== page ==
December 1, 2022 10.40 am This story is over 16 months old

Grace Millane’s murder: How her death changed UK law for good

On the 4th anniversary of Grace Millane’s death, we explore how the horror of her murder prompted real change

By Local Democracy Reporter

Four years ago today, a bright-eyed University of Lincoln graduate had her young life cruelly stripped from her in a brutal murder. Grace Millane’s case shocked people the world over, and it changed the law as we know it forever.

In 2018, University of Lincoln marketing graduate Grace Millane went backpacking in New Zealand when she met Jesse Kempson on dating app Tinder, going for drinks with him the day before her 22nd birthday. It was to be the last decision she would ever make in her life.

The last sighting of Grace was on CCTV, stepping into lift with Jesse Kempson at the CityLife hotel in Auckland on December 1, 2018.

Jesse Kempson in court during the trial. | Photo: ITV

Her body was not found until eight days later, after Kempson attempted a calculated covering of his tracks, putting her body inside a suitcase he had bought that day before dumping Grace in the Waitakere Ranges.

Police identified Kempson as a suspect after seeing he was the last person to leave a comment on Grace’s Facebook profile picture. He lied to police about his date with Grace and was released due to a lack of physical evidence.

Photo issued by Auckland City Police. Inspectors used luminal to highlight blood stains on the floor of the killer’s apartment.

However, investigators issued a search warrant on his hotel room and found large amounts of blood stains on the carpet, as it was later discovered on CCTV that Kempson went to buy cleaning products and a shovel the morning after the murder – in a bid to clean up any incriminating evidence.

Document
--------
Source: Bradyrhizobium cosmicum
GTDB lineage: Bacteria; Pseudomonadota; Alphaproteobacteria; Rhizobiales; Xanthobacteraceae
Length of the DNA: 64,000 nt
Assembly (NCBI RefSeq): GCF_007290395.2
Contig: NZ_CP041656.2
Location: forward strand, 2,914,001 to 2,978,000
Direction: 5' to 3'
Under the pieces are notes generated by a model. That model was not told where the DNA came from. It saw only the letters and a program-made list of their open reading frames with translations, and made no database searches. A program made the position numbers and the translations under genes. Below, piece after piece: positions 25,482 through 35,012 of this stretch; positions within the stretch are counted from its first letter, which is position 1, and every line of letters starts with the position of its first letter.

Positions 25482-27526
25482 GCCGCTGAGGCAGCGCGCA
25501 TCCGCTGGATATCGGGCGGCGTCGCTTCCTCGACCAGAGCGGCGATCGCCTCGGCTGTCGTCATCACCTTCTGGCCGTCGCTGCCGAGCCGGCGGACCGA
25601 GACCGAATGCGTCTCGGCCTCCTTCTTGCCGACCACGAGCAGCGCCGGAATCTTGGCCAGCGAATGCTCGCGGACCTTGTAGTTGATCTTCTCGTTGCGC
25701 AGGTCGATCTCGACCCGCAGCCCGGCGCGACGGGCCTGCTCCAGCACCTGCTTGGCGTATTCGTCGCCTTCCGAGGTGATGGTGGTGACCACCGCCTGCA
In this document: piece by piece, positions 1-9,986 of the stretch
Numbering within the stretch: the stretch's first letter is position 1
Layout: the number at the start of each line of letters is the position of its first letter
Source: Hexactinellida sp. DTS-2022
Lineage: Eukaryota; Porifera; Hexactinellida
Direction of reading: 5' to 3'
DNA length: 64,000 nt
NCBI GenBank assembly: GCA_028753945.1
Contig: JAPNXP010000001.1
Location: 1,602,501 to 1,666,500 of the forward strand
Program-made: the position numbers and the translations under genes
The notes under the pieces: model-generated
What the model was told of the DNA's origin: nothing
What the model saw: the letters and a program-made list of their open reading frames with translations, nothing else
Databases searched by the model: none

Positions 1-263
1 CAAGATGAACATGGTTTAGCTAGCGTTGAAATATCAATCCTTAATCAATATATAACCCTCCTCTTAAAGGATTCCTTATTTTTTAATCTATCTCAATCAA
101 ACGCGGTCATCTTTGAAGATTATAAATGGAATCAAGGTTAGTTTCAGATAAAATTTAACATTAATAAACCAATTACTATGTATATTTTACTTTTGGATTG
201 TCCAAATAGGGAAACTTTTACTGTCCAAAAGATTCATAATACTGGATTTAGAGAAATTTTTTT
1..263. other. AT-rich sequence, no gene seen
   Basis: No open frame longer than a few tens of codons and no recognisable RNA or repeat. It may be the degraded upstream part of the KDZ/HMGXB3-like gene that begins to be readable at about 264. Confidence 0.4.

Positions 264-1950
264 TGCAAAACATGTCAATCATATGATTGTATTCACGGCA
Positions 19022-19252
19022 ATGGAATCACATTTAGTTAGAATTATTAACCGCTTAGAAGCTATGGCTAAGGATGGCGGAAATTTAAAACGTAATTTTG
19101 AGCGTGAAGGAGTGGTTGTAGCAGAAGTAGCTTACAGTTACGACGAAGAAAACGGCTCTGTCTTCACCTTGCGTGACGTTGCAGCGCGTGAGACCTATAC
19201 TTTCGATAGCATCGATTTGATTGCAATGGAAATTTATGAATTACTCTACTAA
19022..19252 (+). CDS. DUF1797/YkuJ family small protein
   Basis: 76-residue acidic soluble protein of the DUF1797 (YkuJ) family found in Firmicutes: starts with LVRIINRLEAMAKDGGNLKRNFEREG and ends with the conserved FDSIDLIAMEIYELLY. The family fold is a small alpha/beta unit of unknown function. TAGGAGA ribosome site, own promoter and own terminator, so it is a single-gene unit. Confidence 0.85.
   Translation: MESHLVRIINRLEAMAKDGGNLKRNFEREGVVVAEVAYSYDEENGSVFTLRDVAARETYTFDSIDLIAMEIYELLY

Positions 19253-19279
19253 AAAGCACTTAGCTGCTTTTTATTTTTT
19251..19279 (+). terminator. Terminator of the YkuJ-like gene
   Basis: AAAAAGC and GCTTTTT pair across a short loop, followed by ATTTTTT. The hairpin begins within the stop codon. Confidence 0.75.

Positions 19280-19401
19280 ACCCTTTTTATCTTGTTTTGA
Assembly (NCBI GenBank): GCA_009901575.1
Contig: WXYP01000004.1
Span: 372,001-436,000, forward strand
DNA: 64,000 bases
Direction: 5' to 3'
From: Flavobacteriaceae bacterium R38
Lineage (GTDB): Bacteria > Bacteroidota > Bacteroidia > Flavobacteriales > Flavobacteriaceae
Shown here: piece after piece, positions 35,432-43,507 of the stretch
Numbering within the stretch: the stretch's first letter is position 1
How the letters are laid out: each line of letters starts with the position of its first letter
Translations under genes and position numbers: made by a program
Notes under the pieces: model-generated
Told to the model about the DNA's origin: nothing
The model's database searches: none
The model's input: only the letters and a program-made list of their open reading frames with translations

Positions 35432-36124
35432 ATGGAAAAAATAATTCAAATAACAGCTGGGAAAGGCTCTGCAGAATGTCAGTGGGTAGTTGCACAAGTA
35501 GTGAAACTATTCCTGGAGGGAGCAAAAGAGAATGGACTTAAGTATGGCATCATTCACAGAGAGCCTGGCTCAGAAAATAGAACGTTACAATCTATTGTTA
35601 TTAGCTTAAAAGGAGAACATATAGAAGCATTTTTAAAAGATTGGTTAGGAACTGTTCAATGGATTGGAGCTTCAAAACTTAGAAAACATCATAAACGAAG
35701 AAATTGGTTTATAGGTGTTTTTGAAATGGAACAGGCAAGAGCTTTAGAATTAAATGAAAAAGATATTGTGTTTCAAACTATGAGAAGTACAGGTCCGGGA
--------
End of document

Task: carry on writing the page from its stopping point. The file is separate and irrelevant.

His attempts to eradicate the evidence proved futile, and when he was called back in for police interview, his story changed completely as he adopted the chilling defence of rough sex.

Photo: Screenshot from video by Chris Tarpey/New Zealand Herald

Kempson claimed to police that Grace discussed wanting “violent sex” with him after having read Fifty Shades of Grey. He again denied killing her, though.

After initially saying he and Grace went their separate ways early that evening, Kempson then altered his story to say he remembered kissing Grace and going back to the hotel with her. Investigating officers referred to him as a “narcissist”.

Officers would go on to arrest and charge Jesse Kempson, then 28, with Grace’s murder and after a three-week trial in November 2019 – he was convicted of murder and sentenced to life imprisonment with a minimum term of 17 years.

Tributes poured in for Grace Millane. | Photo: Facebook

Kempson has since been convicted of further sex attacks on women, serving 11 year sentences for two additional charges concurrently with his time in prison for Grace’s murder.

The incident and subsequent case surrounding Grace’s death was explored in great detail on an ITV2 documentary last year, which looked at never-before seen footage and evidence that helped police identify Jesse Kempson as the prime suspect.


Grace changed the world

The Millane family. | Photo: New Zealand Police

The case of Grace Millane prompted a paradigm shift in legislature, as the rough sex defence used by Jesse Kempson was banned in England and Wales as part of a 2020 reevaluation of domestic abuse legislation.

Her death was a tragedy, hurting and leaving scars for her loved ones to manage for the rest of their lives, but the legacy she leaves behind is one of life-changing consequences.

The banning of rough sex defences in court has offered an avenue of strength for victims and families across the country, a chance for justice against those who commit these violent acts.

It took the horrifying murder of a 21-year-old woman at the hands of a dangerous man to prompt this law change, rather than the placing of trust in the accounts of victims.


Her Lincoln legacy

A tribute has gone up at the University of Lincoln’s hockey pitch, where Grace used to play as captain of the Ladies 2’s team. | Photo: Lincoln Uni Hockey Society on Instagram

Grace Millane’s name will be remembered forever, and each year tributes are placed at the University of Lincoln’s hockey pitch – a place she spent so much of her time.

Each year, the University of Lincoln’s Hockey Society host Grace Week, a series of friendly sporting events that raise money for a number of domestic abuse and sexual violence charities.


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